SEC Charges Husband with Insider Trading Using Wife’s Information

The Commission filed a settled insider trading action against a husband who is alleged to have misappropriated inside information about a merger from his wife and then traded, reaping illegal profits of over $29,000. SEC v. Balchan, Civil Action No. 4:13-cv-298 (S.D. Tx. Filed Feb. 6, 2013).

The action centers on the acquisition of National Semiconductor Corporation by Texas Instruments, announced after the close of the market on April 4, 2011. Defendant James Balchan, an IT specialist, is married to a partner in a law firm. One of her partners, called Partner A in the complaint, was a close friend of the general counsel of National Semiconductor. In honor of his friend the general counsel, the Partner A organized a "wine and dine" weekend. Mr. Balchan and his wife were invited.

Prior to the event Partner A called his friend the general counsel. During the call the general counsel told him that he was working on the merger of his firm, National Semiconductor. He sought advice regarding certain regulatory requirements. By the end of the conversation the General Counsel noted that because of the pending merger he would have to cancel the social event.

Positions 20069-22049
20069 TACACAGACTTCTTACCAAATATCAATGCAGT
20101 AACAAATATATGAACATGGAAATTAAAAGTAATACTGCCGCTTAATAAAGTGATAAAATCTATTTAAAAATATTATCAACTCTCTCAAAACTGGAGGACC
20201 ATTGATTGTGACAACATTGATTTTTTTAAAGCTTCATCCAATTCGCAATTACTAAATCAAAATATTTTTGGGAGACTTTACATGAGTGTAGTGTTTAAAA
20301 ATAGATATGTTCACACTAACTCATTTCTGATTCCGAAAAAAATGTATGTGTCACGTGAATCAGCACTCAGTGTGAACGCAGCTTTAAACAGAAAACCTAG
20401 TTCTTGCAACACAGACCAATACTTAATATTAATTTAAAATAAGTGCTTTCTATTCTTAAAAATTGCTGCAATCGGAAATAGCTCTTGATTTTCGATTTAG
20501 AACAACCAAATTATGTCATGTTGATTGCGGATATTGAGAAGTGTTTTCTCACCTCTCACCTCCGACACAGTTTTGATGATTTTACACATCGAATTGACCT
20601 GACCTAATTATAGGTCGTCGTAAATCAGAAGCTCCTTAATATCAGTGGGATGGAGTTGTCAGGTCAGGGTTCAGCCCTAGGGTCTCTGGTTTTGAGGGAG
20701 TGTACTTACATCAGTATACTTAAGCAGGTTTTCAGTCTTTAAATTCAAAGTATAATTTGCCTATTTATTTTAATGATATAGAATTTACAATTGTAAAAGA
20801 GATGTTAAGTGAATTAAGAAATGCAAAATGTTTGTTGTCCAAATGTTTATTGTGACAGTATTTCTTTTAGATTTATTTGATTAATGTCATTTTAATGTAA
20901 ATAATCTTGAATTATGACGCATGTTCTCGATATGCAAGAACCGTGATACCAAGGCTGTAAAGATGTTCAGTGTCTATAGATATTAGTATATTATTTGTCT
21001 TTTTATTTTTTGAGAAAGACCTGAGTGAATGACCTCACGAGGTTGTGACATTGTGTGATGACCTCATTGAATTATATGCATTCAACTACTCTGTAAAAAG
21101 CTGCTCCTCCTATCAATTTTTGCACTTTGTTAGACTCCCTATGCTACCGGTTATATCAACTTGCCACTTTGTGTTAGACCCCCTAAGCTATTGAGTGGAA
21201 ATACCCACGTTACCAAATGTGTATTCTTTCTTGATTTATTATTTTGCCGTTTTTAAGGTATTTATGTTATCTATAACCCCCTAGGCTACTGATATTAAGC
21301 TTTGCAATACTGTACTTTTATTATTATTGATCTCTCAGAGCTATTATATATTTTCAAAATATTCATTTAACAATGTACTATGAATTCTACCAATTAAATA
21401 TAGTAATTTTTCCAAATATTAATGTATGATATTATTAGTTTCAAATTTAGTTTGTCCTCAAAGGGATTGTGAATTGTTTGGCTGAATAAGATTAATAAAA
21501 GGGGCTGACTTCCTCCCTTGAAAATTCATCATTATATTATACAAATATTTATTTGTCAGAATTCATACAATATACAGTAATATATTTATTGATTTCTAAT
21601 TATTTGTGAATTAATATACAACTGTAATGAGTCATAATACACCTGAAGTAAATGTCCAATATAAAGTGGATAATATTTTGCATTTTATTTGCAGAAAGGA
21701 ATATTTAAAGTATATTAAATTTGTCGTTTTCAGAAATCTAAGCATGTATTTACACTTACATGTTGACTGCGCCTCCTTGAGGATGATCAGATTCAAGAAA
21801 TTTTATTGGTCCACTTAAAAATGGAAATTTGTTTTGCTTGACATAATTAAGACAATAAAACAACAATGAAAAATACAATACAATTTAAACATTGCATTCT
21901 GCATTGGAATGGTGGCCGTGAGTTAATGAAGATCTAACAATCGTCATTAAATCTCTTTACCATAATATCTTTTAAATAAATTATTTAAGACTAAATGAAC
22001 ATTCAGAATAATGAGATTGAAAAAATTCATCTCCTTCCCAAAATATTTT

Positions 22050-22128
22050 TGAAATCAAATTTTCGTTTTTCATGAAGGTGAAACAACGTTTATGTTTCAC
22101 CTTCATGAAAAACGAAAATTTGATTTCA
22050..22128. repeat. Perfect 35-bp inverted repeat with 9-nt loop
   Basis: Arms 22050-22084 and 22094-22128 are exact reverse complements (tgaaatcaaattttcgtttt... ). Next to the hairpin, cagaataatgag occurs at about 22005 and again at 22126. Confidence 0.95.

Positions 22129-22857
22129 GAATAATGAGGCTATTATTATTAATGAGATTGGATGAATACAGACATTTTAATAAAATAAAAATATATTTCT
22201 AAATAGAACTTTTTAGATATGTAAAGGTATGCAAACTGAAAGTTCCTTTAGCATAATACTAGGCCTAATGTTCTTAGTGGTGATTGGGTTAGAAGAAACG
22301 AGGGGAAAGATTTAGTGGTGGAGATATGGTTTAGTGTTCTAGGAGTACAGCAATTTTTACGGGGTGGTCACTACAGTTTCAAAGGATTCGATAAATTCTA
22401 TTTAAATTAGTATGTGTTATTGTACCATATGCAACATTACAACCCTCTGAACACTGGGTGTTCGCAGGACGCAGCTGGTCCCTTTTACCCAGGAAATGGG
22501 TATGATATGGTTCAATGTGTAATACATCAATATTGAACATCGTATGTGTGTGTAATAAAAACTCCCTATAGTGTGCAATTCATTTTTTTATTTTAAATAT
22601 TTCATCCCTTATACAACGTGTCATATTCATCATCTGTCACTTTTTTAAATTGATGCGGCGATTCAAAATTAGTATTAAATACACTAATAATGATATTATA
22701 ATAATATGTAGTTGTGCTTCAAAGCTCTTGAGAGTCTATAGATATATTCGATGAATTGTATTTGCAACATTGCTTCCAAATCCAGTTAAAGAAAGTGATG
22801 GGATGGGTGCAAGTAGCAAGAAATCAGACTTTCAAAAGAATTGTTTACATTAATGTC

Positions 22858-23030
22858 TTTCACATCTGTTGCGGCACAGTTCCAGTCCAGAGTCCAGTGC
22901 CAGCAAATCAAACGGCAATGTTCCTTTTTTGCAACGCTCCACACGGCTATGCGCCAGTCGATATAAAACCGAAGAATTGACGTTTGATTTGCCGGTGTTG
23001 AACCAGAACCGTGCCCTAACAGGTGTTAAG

Subsequently, Partner A advised Mrs. Balchan that the event would be canceled because of the pending acquisition. Mr. Balchan then learned about the deal from his wife. The information was shared in confidence, according to the complaint.

The next morning Mr. Balchan purchased 2,000 shares of National Semiconductor. Several days later he purchased another 1,000 shares.

Following the deal announcement by Texas Instruments the share price increased from about $14 to $26.06. This represented a premium to market of about 76%. Mr. Balchan had profits of $29,052.39. The Commission's one count complaint alleges a violation of Exchange Act Section 10(b).

Mr. Balchan resolved the case, consenting to the entry of a permanent injunction based on the Section cited in the complaint. He also agreed to pay disgorgement of $29,052.39 along with prejudgment interest and a penalty equal to the amount of the disgorgement.

For more cutting edge commentary on developing securities issues, visit SEC Actions, a blog by Thomas Gorman.

For more information about LexisNexis products and solutions connect with us through our corporate site.